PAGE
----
December 1, 2011
The New York Times
By JANE E. BRODY
“If you’re a vegetarian or vegan, supplementing B-12 is important.” –KTRN
Ilsa Katz was 85 when her daughter, Vivian Atkins, first noticed that her mother was becoming increasingly confused.
“She couldn’t remember names, where she’d been or what she’d done that day,” Ms. Atkins recalled in an interview. “Initially, I was not too worried. I thought it was part of normal aging. But over time, the confusion and memory problems became more severe and more frequent.”
Her mother couldn’t remember the names of close relatives or what day it was. She thought she was going to work or needed to go downtown, which she never did. And she was often agitated.
A workup at a memory clinic resulted in a diagnosis of early Alzheimer’s disease, and Ms. Katz was prescribed Aricept, which Ms. Atkins said seemed to make matters worse. But the clinic also tested Ms. Katz’s blood level of vitamin B12. It was well below normal, and her doctor thought that could be contributing to her symptoms.
October 6th, 2011
By: John Phillip
Many people are aware that vitamin B12 status declines during aging, as millions of seniors fall prey to a decline in this critical nutrient. Vitamin B12 circulating in the blood declines in the elderly due to absorption problems in the digestive tract leading to poor uptake by body tissues, especially the brain. Researchers publishing in the journal Neurology have established a definitive link between poor vitamin B12 levels and brain shrinkage, a hallmark of cognitive decline and Alzheimer’s dementia. Supplementation with the biologically active form of the B vitamin may help prevent shrinkage and preserve learning capabilities and memory functions as we age.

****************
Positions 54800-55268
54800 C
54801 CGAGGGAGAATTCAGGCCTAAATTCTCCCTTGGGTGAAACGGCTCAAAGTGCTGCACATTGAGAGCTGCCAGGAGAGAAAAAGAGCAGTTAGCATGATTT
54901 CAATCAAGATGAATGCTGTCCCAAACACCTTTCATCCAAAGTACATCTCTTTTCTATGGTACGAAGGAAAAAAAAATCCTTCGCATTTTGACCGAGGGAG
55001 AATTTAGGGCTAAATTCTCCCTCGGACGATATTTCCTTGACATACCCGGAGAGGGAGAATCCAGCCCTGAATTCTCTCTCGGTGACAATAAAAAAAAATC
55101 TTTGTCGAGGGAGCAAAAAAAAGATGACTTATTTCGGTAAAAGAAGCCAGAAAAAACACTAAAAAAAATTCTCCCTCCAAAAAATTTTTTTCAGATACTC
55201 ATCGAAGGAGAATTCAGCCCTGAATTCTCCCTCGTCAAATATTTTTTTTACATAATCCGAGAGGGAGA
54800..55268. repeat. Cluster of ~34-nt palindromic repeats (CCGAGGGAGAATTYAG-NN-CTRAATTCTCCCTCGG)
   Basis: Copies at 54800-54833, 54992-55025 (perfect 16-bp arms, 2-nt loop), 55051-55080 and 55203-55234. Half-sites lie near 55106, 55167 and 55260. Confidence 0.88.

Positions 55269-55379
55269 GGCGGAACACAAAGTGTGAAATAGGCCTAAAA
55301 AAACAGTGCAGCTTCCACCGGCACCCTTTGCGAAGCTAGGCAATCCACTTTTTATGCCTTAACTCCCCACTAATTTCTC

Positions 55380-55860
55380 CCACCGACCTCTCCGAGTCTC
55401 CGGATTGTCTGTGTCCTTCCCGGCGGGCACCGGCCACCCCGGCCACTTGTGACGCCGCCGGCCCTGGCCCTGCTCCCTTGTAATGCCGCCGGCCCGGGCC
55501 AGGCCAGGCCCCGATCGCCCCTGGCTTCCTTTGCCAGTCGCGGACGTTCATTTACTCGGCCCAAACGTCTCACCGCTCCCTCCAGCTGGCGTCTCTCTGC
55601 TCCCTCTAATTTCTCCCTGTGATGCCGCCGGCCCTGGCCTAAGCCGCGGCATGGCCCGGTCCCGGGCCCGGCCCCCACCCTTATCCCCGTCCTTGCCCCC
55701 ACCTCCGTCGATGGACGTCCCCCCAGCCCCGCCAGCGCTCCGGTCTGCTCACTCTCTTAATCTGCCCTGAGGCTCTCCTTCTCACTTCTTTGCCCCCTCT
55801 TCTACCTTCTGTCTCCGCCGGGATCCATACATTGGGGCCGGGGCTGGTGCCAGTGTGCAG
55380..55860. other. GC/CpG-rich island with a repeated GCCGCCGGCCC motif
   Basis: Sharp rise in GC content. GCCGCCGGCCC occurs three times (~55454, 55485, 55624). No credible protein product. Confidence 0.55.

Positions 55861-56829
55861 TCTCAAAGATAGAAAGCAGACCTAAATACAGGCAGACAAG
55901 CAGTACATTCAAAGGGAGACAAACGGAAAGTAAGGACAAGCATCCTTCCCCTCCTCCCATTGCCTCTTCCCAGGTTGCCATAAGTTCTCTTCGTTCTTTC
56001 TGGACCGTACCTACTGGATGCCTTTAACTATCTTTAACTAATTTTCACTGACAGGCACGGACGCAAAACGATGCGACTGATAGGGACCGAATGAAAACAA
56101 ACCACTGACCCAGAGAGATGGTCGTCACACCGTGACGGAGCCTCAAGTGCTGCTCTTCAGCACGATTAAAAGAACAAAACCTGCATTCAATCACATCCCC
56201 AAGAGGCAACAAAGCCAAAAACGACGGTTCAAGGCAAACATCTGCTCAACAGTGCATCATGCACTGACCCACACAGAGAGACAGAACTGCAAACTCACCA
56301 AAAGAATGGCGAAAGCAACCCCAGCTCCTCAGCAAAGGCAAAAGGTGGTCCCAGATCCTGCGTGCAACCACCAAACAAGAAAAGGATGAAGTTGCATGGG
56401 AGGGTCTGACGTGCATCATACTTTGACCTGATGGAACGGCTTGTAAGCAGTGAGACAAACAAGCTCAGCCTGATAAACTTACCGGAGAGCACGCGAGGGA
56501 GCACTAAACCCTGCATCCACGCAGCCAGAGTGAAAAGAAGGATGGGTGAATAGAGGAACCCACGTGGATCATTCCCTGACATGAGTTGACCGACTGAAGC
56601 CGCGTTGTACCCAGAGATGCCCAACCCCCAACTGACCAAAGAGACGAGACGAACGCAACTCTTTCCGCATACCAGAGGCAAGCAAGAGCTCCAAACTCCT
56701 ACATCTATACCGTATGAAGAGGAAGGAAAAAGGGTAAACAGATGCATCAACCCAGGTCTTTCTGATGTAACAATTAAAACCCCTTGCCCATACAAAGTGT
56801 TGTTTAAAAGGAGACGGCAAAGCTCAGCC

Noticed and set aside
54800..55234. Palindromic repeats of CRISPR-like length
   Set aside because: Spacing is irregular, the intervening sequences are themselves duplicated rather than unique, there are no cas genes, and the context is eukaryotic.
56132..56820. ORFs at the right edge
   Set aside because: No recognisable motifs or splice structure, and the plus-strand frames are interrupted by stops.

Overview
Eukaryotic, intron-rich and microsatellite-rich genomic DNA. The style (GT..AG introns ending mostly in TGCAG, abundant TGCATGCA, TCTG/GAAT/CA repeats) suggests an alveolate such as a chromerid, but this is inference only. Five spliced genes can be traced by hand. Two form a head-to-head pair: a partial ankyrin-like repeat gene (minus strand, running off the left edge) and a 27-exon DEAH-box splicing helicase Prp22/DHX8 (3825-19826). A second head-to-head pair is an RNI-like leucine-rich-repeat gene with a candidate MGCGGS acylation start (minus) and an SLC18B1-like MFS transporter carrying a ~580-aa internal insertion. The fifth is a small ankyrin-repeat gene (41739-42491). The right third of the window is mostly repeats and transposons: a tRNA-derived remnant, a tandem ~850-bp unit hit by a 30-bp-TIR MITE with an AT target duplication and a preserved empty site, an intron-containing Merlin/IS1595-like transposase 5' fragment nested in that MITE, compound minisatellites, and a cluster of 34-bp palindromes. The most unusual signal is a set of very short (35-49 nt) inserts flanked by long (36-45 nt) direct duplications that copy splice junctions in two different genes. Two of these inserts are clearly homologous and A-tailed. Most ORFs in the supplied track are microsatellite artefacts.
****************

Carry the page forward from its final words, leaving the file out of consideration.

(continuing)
The study involved 121 participants from the Chicago Health and Aging Project who underwent magnetic resonance imaging (MRI) scans for over a period of four and a half years. Additionally, each member of the study had blood drawn to measure levels of vitamin B12 and B12-related markers that can indicate a B12 deficiency. The same subjects took tests measuring their memory and other cognitive skills.
Vitamin B12 Deficiencies Linked to Shrinking Brain Volume and Cognitive Decline Among Elderly
MRI scans were analyzed to measure total brain volume and to look for other signs of brain damage. The tests included seven measures of episodic memory, two measures of visual spatial ability and perceptual organization, two measures of perceptual speed, two measures of semantic memory, and three measures of working memory. Stored blood samples were analyzed for vitamin B12 and homocysteine, a byproduct of metabolism associated with dementia, cognitive decline and coronary artery disease.
Researchers determined that having high levels of four of five markers for vitamin B12 deficiency was associated with having lower scores on the cognitive tests and smaller total brain volume. Indicators of vitamin B12 insufficiency contributed to poor global cognitive test scores and a decrease in brain volume revealed by MRI findings compared to those with better B12 status. Higher levels of the vitamin B12 markers were linked to decreased total brain volume. Elevated homocysteine levels were indicative of greater white matter volume and elevated risk of cerebrovascular events.